I’m often surprised by the way that some people react to my question about their aspirations for their future lifestyle.
I’ll typically ask new clients what they spend their disposable income on. For example, many like to holiday. So, I ask how many holidays the couple take now – while still working. I’ve never met a couple who plan on taking less holidays in retirement than they do now, but many haven’t thought about how they will finance them.
You’ll have more time when you’re retired, too. Generally, people won’t want to be worse off in terms of holidays than when they were worked. But some people do not always face up to reality. It’s not that I mind, of course, but I want to do the best I can for every client and that sometimes involves a reality check.
We use Lifestyle Financial Planning – a methodology that combines today’s personal financial picture with an aspirational one in the future. We track gaps and aim to bring retirement dates forward or mitigate any income shortfalls to realise the aspirational retirement lifestyle the clients have sketched out. The process involves many calculations, including value of assets, inflation and possible investment performance, but the most critical numbers really are how much money a person will need to live after they stop work. After all, how much is enough?
I always say to clients that the most important things they can do is to be realistic about what they will need. There is no point engineering an early retirement only to find that your income cannot match your outgoing without some significant compromises.
Some people find it hard to peer into the future and maybe some just don’t want to. But I read two articles recently that take the subjectivity out of it all. The first in FT Advisor (22.2.17) looks at the boom in expenditures by the over 50s:
More time = more money (but how much is enough?)
“Saga Personal Loans found that two thirds of those surveyed had had major work done to their house since turning 50, while they typically take seven foreign holidays between the ages of 50 and 60.…
Many respondents said they had noticed that more work needed doing to their homes since retirement, prompting a boom in spending on repairs and improvements. Typical over-50s spend £13,000 on a new kitchen and £5,000 on a new bathroom.
A recent study by Tilney found that the average household spent £893,500 after the age of 50, with £420,500 of this after the age of 65.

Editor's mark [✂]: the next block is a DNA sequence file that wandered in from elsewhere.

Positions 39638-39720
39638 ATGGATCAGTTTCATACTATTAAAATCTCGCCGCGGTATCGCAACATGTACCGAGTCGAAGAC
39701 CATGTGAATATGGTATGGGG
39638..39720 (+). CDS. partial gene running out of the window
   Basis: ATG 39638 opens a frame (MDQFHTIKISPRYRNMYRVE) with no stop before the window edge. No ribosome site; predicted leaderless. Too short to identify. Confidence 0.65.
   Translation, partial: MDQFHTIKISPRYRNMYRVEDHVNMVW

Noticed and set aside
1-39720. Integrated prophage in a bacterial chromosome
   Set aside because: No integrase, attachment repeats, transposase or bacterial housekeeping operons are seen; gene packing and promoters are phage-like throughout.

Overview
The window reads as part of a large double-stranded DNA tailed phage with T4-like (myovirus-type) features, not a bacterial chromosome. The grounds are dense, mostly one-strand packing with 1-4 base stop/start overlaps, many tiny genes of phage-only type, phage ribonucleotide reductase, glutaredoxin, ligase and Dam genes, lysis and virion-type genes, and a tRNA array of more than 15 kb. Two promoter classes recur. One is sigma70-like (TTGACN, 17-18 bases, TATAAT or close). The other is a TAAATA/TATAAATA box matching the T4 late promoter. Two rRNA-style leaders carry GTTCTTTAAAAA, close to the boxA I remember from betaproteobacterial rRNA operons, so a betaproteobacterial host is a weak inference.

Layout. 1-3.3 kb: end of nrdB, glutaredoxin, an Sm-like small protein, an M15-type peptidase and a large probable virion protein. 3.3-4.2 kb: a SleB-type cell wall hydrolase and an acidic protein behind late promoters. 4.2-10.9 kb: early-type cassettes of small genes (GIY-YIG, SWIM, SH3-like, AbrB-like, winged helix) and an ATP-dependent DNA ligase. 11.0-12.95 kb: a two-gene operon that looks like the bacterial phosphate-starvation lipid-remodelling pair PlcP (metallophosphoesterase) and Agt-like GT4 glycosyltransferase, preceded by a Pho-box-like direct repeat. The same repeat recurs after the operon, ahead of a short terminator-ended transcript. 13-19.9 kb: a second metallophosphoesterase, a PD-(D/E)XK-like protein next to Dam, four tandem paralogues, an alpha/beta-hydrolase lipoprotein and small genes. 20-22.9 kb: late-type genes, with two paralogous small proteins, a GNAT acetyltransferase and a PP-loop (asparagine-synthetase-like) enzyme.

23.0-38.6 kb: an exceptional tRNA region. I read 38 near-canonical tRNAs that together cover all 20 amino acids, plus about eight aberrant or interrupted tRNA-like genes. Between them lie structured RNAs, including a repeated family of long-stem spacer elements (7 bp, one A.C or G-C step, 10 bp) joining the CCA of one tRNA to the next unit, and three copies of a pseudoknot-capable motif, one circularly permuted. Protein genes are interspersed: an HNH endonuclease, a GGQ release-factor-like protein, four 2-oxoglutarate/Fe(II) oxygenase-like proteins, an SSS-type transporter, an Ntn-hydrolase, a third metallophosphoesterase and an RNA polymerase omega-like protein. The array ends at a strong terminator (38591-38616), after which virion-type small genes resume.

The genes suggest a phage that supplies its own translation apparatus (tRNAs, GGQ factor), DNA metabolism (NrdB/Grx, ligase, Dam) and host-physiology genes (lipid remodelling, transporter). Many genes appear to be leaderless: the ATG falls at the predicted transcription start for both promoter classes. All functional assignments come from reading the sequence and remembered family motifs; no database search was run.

As people get older a smaller percentage of their money is spent on housing costs and more on having fun, Tilney found.
Andy Cowan, head of Financial Planning at Tilney, said that the study showed that the top quarter of households spend nearly £3m in total, “much of which is when they are no longer working and can really enjoy the fruits of their labours.”
So, like it or not, you’ll probably be holidaying and home-improving more in the future, so you need to plan for it now.
The Telegraph notes that: A study by Imperial College London and the World Health Organisation has found that men born in 2030 are expected to live until they are 82.5 years old, and women until 85.3. The gap of 2.8 years is down from 3.8 years in 2011, 4.6 years in 2001, and 6.3 years in 1971.
The latest study chimes with research by the Office for National Statistics (ONS), published in 2015, that showed that well-off men in professional jobs can expect to live for 82.5 years – higher than the life expectancy of the average woman (82.4 years). Over the past 40 years, the average man has improved his lifespan by seven years, three more than the women.
So, again you need to be realistic. If you live for longer, you’ll need more money. I get a genuine pleasure out of seeing people I have worked with over time retire early or retire on time and with the lifestyle they want. But the ones that fare the best are those who don’t kid themselves about how much money they will need to have a happy and fulfilling retirement.
What’s your number? Do you know how much is enough? Do you know when you can stop work? If not, we can help you find out. Just get in touch.
And for the more curious, if you want to know where people are predicted to live the longest, have a look at this:
Thanks for reading.
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Categorised in: Retirement planning
This post was written by Huw Johns